The three articles in this series have covered PV array performance improvement and discussed the benefits of panel-level monitoring plus next generation dynamic optimization technology as tools to be used to achieve this. However, there has been a reluctance to consider these technologies in larger scale arrays because early generation solutions didn’t scale well, and the perceived benefits were offset by the challenge of deploying and using them. However, next generation solutions now coming to market resolve these scaling challenges and open the way for these advanced technologies to be used in the largest utility-scale projects.

To accomplish monitoring and optimization in large-scale arrays, it is necessary to consider three key attributes – flexibility, scalability and intelligence. Systems must accomplish all three if they are to be a viable consideration in large-scale arrays.

Flexibility: Every large PV site is unique. The combination of its physical location, environmental conditions, asset choices, construction methodology, financing strategy, O&M philosophy and contracted agreements make it unique. As such, it requires a performance enhancement strategy that is tailored to these unique characteristics. Panel-level monitoring technology gives maximum insight into array impairments and the best possible tools for aggressive O&M strategies. DC optimizers provide automatic compensation for dynamic impairments that cannot be addressed by O&M methods. A system that allows these two performance enhancements tools to be used in combination, at varying levels of density and granularity, gives maximum flexibility to site designers to tailor performance enhancement to the unique characteristics of the site. Examples of this are monitoring solutions that can be deployed at the panel or string-level, as well as optimizers that can be selectively deployed only where the energy enhancement benefits are known to be compelling.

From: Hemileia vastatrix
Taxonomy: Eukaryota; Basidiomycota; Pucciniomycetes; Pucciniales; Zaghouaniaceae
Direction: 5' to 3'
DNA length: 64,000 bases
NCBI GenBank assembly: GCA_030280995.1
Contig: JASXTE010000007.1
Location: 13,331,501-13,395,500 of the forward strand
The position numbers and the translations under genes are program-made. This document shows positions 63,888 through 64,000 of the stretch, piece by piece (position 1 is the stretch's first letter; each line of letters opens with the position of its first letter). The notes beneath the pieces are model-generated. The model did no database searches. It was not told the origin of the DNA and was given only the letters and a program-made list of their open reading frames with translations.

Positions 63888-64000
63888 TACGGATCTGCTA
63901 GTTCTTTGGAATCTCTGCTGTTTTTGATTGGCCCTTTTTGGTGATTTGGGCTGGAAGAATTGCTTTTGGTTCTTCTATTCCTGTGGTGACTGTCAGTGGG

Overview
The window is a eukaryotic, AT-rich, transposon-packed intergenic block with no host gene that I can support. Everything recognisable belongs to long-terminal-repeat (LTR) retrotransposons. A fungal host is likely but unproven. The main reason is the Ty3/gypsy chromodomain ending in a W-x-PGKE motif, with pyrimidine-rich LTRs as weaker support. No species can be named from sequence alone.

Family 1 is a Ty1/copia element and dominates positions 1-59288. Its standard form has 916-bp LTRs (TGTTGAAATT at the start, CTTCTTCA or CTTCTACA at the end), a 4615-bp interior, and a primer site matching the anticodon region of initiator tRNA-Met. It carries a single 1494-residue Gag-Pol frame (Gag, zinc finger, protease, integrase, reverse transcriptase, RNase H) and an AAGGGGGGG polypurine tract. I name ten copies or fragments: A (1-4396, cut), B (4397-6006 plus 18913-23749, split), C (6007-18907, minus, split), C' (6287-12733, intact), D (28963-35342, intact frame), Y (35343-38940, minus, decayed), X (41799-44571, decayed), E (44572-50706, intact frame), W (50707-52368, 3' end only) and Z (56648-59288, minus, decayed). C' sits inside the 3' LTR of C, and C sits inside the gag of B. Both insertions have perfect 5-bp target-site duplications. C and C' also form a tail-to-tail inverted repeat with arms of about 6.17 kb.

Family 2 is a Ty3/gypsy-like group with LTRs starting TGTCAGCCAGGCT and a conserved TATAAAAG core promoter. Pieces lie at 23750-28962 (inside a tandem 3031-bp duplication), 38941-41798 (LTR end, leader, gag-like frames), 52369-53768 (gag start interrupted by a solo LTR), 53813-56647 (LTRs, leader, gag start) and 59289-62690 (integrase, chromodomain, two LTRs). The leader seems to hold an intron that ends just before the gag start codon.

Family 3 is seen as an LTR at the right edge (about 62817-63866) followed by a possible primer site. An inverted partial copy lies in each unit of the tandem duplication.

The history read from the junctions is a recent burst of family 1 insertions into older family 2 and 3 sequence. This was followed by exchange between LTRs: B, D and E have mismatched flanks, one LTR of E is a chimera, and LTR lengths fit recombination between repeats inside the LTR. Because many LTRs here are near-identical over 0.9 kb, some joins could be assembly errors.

Scalability: The ability to physically scale the monitoring and optimization solution across the site, cost effectively and reliably. Physical scale can be enabled by a self-organizing, self-healing, secure wireless mesh network that can scale to tens of thousands of monitored or optimized devices in an array. Large physical areas can be covered, with mixed device densities, independent of array topology or hierarchy.

Intelligence: The ability to handle scale from a data perspective. Gaining unprecedented insight into array performance brings a risk of data overload. It is inconceivable that this level of data from a large-scale site will be monitored through human vigilance. What is required is machine-based intelligence that converts the wealth of data into valuable, actionable O&M information. Systems now coming to market use the precise granular data coming from the array, coupled with PV impairment models that are continually evolving, an understanding of the array hierarchy, physical location and time, plus business rules set by the site owner and O&M team to continually assess array performance, diagnose faults and present the site team with a prioritized action plan. Systems like this make an array “intelligent” — able to inform the owner of exactly what, where and when human intervention is necessary or advisable to keep the array performing at optimal levels.


The solar market is still in its infancy and models of best practices are still evolving. Many companies have made tremendous strides in material cost reduction, but this path to reducing LCOE eventually produces diminishing returns. The next frontier is to make significant progress in raising the performance entitlement and expectation from installed solar assets. With the emerging generation of combined monitoring and optimization systems, site designers and owners now can deploy dynamic optimization techniques, precision panel-level monitoring, machine-based intelligence and advanced O&M methodologies to raise PR entitlement and enhance the actual performance in large scale arrays.